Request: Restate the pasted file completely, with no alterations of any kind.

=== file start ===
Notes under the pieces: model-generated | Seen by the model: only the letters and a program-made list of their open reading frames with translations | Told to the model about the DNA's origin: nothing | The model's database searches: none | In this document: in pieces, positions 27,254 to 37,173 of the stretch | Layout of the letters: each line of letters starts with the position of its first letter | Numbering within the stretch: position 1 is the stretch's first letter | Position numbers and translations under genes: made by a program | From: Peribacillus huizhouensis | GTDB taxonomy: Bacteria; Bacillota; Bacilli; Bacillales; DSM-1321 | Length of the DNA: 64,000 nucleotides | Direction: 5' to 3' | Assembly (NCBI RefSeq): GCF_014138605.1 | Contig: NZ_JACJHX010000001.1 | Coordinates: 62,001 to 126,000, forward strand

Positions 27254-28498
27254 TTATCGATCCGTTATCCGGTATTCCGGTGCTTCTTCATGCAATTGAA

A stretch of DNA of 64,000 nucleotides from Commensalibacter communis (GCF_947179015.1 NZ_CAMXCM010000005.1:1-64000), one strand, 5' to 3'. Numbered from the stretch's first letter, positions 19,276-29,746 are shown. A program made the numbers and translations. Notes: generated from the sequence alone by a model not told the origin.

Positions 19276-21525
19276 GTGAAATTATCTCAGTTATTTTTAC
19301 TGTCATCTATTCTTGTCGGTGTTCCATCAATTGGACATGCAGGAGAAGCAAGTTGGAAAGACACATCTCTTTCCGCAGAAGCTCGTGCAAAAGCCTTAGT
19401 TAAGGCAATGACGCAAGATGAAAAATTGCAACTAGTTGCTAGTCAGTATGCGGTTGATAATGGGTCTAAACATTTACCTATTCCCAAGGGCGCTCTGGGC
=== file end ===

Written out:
Notes under the pieces: model-generated | Seen by the model: only the letters and a program-made list of their open reading frames with translations | Told to the model about the DNA's origin: nothing | The model's database searches: none | In this document: in pieces, positions 27,254 to 37,173 of the stretch | Layout of the letters: each line of letters starts with the position of its first letter | Numbering within the stretch: position 1 is the stretch's first letter | Position numbers and translations under genes: made by a program | From: Peribacillus huizhouensis | GTDB taxonomy: Bacteria; Bacillota; Bacilli; Bacillales; DSM-1321 | Length of the DNA: 64,000 nucleotides | Direction: 5' to 3' | Assembly (NCBI RefSeq): GCF_014138605.1 | Contig: NZ_JACJHX010000001.1 | Coordinates: 62,001 to 126,000, forward strand

Positions 27254-28498
27254 TTATCGATCCGTTATCCGGTATTCCGGTGCTTCTTCATGCAATTGAA

A stretch of DNA of 64,000 nucleotides from Commensalibacter communis (GCF_947179015.1 NZ_CAMXCM010000005.1:1-64000), one strand, 5' to 3'. Numbered from the stretch's first letter, positions 19,276-29,746 are shown. A program made the numbers and translations. Notes: generated from the sequence alone by a model not told the origin.

Positions 19276-21525
19276 GTGAAATTATCTCAGTTATTTTTAC
19301 TGTCATCTATTCTTGTCGGTGTTCCATCAATTGGACATGCAGGAGAAGCAAGTTGGAAAGACACATCTCTTTCCGCAGAAGCTCGTGCAAAAGCCTTAGT
19401 TAAGGCAATGACGCAAGATGAAAAATTGCAACTAGTTGCTAGTCAGTATGCGGTTGATAATGGGTCTAAACATTTACCTATTCCCAAGGGCGCTCTGGGC